AFRMA

American Fancy Rat & Mouse Association

This article is from the Winter 2002 AFRMA Rat & Mouse Tales news-magazine.

Beginners’ Corner


Ear Piercing Rat; Looking For New Stock

By Helen Pembrook


Ear Piercing Rat

Peggy Reyes, Clinton Twp., MI
QI am writing to get some information from people who have personally owned a pet rat. I purchased one for my 10-year-old daughter, Amanda. Before I bought the rat I read books and spoke to some pet shops, and I watched an episode on “The Pet Connection” where they talked about what a great pet they are to have. My mother even worked in the medical field where they used them to help in the process of healing children with emotional problems.

My daughter has been handling our rat everyday, morning and night. The books say that the more you hold your rat, the tamer they will be. This morning Amanda was holding her while she was getting ready for school, when Abby, the rat, bit Amanda’s earlobe and would not let go. She broke the skin on Amanda’s earlobe and frightened me. I had to pull her off. I am now frightened of her and was thinking about getting rid of her. I called the pediatrician and the veterinarian, both said just watch the bite mark for infection. I would like to know why Abby would do this—she has been a sweet little lovable pet. When I asked my daughter what she was doing at the time, she said she was reaching to put her pants on. This made me think that maybe Abby was losing her balance and grabbed onto her earlobe and when Amanda started to scream, Abby became even more frightened and then would not let go. It would break my heart to get rid of her and especially break my daughter’s. I just do not want any animal that may harm my children. Could you or anyone in your association help explain this or give me some insight on this? My daughter is not frightened of her and has still been holding her, just not letting her on her shoulder. We have an appointment with a local vet who specializes in rodents, but any information that you can supply me would be greatly appreciated.

AI have heard of this before though not had the experience myself. As near as I can figure the rat is either playing, or does not associate the ear as being attached to its human companion. The reason for this may be that the strong (at least to a rat) smell of the earwax masks the human smell. The rat may even be trying to get this yucky smelling thing away from its human. As long as the rat is sweet otherwise I would still keep it, just not let it on the shoulder or near the ear.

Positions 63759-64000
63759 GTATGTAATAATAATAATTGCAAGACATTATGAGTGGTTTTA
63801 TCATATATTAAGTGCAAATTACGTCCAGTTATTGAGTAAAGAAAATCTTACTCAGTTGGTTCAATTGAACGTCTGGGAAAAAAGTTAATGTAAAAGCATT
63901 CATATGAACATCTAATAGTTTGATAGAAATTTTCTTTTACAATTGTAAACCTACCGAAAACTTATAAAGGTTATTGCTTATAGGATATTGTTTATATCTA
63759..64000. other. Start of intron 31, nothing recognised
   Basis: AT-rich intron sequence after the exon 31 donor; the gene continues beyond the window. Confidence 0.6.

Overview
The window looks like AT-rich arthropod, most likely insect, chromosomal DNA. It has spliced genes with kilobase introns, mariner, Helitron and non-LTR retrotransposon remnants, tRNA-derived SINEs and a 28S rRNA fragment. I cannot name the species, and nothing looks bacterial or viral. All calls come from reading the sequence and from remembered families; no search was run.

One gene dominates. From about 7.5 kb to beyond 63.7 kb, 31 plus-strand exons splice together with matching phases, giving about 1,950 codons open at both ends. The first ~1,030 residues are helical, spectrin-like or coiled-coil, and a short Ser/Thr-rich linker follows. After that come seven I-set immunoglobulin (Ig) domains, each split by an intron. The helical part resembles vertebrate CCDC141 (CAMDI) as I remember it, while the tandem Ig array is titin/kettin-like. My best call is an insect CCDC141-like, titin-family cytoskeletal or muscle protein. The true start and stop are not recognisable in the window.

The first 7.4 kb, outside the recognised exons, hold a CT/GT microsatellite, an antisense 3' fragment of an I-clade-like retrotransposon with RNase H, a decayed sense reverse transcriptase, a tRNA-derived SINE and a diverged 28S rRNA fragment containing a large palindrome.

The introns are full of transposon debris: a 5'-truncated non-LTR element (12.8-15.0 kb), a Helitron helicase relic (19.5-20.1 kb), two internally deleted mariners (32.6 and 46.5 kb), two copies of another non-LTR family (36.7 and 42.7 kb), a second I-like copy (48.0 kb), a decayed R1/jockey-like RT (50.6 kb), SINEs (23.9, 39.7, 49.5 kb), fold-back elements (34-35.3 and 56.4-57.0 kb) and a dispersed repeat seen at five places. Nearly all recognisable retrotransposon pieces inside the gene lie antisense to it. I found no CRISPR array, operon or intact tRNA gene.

Looking For New Stock

Debbie Beck, North Stonington, CT
QI read the newsletter, Rat & Mouse Tales, from cover to cover and enjoy all the articles very much. I also look over the ads for “Breeders’ Directory for Rats.” My question is this: Do any of these breeders ship or mail their rats through the mail? If they do, do you know how it is done?

Living out here on the East Coast, especially in New England, I don’t get the chance to go to any of your shows to buy any rats. Here in Connecticut and in New England we don’t have anywhere near the variety of rats you do out there in California. We desperately need new varieties out here. I see the ads for all these different colors and varieties and coat types that we don’t have here and most people have never heard of, and just wonder if there is a way to get some of those wonderful California rats here in Connecticut.

AThe U.S. Postal Service and UPS do not ship rodents and FedEx does not ship animals at all, so the only way to ship is through the airlines. This is costly. Airfare runs $170–250, the shipping crate required by the airlines is $35, and the vet health certificate required for the animals to cross state lines is $40–60. Ouch! Fear not though, there are breeders of fancy rats on the East Coast. Check out the International Rat and Mouse Directory or IRMD [no longer around], the Rodent Breeders List at www.altpet.net/rodents/breeder.html with breeders listed by state and country, or the Petbynet Rat Breeders list [no longer around]. There are also a couple of links on the AFRMA web site as well at www.afrma.org/breederlist.htm or www.afrma.org/afrmalinks.htm [Update: Check the article “Looking for Breeders Near You” for other places to search] If you cannot find anything, then there are breeders here in California that will ship animals out to you so drop them a line, and I am sure you will be able to find what you want. [See the “Shipping Rodents” article for more info on shipping requirements.] *

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August 13, 2014